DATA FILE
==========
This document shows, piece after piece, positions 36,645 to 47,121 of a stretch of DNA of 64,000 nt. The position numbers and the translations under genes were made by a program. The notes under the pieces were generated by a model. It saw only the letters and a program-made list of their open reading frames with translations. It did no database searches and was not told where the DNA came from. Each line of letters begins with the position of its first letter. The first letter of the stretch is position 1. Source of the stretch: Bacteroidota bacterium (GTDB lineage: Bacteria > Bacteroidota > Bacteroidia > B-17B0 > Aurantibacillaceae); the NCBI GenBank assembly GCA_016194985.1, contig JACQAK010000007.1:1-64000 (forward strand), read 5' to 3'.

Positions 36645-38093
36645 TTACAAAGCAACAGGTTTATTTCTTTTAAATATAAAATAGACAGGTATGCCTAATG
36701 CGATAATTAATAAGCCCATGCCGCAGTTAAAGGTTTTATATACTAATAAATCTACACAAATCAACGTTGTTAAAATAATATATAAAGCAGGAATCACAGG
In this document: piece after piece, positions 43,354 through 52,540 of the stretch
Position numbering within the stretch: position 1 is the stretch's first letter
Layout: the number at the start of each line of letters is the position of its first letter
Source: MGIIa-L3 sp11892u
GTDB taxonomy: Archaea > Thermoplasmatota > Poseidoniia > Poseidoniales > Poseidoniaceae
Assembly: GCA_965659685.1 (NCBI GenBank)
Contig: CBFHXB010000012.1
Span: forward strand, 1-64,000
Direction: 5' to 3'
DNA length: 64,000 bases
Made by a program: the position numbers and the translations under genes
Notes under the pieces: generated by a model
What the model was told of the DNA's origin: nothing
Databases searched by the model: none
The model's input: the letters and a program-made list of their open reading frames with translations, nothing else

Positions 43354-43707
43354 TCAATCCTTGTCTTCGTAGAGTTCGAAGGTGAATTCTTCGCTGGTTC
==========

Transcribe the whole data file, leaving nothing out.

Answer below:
This document shows, piece after piece, positions 36,645 to 47,121 of a stretch of DNA of 64,000 nt. The position numbers and the translations under genes were made by a program. The notes under the pieces were generated by a model. It saw only the letters and a program-made list of their open reading frames with translations. It did no database searches and was not told where the DNA came from. Each line of letters begins with the position of its first letter. The first letter of the stretch is position 1. Source of the stretch: Bacteroidota bacterium (GTDB lineage: Bacteria > Bacteroidota > Bacteroidia > B-17B0 > Aurantibacillaceae); the NCBI GenBank assembly GCA_016194985.1, contig JACQAK010000007.1:1-64000 (forward strand), read 5' to 3'.

Positions 36645-38093
36645 TTACAAAGCAACAGGTTTATTTCTTTTAAATATAAAATAGACAGGTATGCCTAATG
36701 CGATAATTAATAAGCCCATGCCGCAGTTAAAGGTTTTATATACTAATAAATCTACACAAATCAACGTTGTTAAAATAATATATAAAGCAGGAATCACAGG
In this document: piece after piece, positions 43,354 through 52,540 of the stretch
Position numbering within the stretch: position 1 is the stretch's first letter
Layout: the number at the start of each line of letters is the position of its first letter
Source: MGIIa-L3 sp11892u
GTDB taxonomy: Archaea > Thermoplasmatota > Poseidoniia > Poseidoniales > Poseidoniaceae
Assembly: GCA_965659685.1 (NCBI GenBank)
Contig: CBFHXB010000012.1
Span: forward strand, 1-64,000
Direction: 5' to 3'
DNA length: 64,000 bases
Made by a program: the position numbers and the translations under genes
Notes under the pieces: generated by a model
What the model was told of the DNA's origin: nothing
Databases searched by the model: none
The model's input: the letters and a program-made list of their open reading frames with translations, nothing else

Positions 43354-43707
43354 TCAATCCTTGTCTTCGTAGAGTTCGAAGGTGAATTCTTCGCTGGTTC